Congenitally missing teeth

Missing of one or more teeth is perhaps our most common congenital malformation. More than 20 % of us lack one or more wisdom teeth (third molars). More than five percent of us lack one or more second premolars or upper second (lateral) incisors. Lack of a large amount of teeth, though, is much more rare.

Hypodontia refers to congenital lack of a few teeth. The population frequency is over 5 % (missing of wisdom teeth not included)

Oligodontia refers to congenital lack of more than six teeth (wisdom teeth not included). The population frequency is low, especially for cases when absence of teeth is the only malformation ("isolated" cases). Most often oligodontia appears as part of some congenital syndrome that affects several organ systems. These include

  • ectodermal dysplasias, i.e. defects of skin, hair, nails, teeth and ectodermal glands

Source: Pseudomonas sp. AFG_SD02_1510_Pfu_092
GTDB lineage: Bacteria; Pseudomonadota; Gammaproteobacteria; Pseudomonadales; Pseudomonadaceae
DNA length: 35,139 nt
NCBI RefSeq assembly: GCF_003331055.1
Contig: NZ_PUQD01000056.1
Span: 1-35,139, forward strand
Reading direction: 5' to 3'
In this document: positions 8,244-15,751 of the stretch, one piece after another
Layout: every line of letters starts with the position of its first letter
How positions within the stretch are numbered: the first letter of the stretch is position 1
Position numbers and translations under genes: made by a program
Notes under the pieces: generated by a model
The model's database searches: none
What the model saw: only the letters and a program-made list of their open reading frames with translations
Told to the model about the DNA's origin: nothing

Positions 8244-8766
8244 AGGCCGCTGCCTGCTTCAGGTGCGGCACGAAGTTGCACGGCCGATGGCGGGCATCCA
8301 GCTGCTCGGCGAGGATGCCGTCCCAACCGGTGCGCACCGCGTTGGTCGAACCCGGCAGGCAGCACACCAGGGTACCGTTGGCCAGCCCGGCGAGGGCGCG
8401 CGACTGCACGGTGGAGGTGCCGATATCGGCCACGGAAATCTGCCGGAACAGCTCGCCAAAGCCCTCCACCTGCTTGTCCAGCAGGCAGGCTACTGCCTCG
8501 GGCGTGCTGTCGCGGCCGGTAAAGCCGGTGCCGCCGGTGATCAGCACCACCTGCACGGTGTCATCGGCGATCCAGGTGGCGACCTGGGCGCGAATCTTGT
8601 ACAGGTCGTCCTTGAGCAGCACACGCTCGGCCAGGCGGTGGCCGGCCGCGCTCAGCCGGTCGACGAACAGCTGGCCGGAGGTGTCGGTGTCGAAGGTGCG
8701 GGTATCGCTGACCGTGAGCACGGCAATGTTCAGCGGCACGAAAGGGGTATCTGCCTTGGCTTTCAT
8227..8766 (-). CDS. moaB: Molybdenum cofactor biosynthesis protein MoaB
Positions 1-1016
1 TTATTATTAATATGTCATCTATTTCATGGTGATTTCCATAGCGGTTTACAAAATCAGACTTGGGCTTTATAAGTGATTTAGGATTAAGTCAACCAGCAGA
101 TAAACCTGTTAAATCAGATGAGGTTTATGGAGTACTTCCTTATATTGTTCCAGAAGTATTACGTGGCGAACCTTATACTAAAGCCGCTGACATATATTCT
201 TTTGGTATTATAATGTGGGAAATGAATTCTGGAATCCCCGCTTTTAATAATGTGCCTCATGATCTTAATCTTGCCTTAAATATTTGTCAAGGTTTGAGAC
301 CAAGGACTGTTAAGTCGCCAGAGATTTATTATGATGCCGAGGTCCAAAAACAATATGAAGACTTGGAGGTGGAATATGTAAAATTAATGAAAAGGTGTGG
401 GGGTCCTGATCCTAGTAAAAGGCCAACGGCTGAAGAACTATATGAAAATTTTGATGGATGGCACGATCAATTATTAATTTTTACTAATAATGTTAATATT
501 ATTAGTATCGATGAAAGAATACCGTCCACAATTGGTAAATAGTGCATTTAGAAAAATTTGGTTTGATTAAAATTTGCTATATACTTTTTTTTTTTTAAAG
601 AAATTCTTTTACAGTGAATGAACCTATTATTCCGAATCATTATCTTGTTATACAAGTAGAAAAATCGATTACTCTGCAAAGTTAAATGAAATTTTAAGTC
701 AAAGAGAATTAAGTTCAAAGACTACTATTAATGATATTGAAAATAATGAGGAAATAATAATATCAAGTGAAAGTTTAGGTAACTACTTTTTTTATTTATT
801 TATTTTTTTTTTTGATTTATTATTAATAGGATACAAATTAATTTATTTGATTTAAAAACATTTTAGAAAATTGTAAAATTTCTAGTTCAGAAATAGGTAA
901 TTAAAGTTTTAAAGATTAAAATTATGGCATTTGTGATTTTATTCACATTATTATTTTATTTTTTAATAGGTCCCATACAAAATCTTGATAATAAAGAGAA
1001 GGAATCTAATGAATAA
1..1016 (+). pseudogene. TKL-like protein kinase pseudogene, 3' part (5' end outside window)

• oral clefting (cleft lip, cleft palate, or cleft lip and palate)
  • Rieger syndrome, Char syndrome etc

Anodontia refers to complete lack of teeth, which is very rare.
Tooth agenesis, also used as partial or selective tooth agenesis, may refer to all of the above.

Most commonly missing teeth are the third molars (wisdom teeth), second premolars and permanent upper second (lateral) incisors.
Most rarely missing teeth are the upper first (central) incisors. Missing of lower second (lateral) incisors, all canines, first premolars and first molars or any of the deciduous teeth is also rare.
Shapes and positions of the existing teeth may also be abnormal in association with missing teeth. The features often seen include "peg-shaped" upper second incisors, taurodontism and malpositions (see publications).

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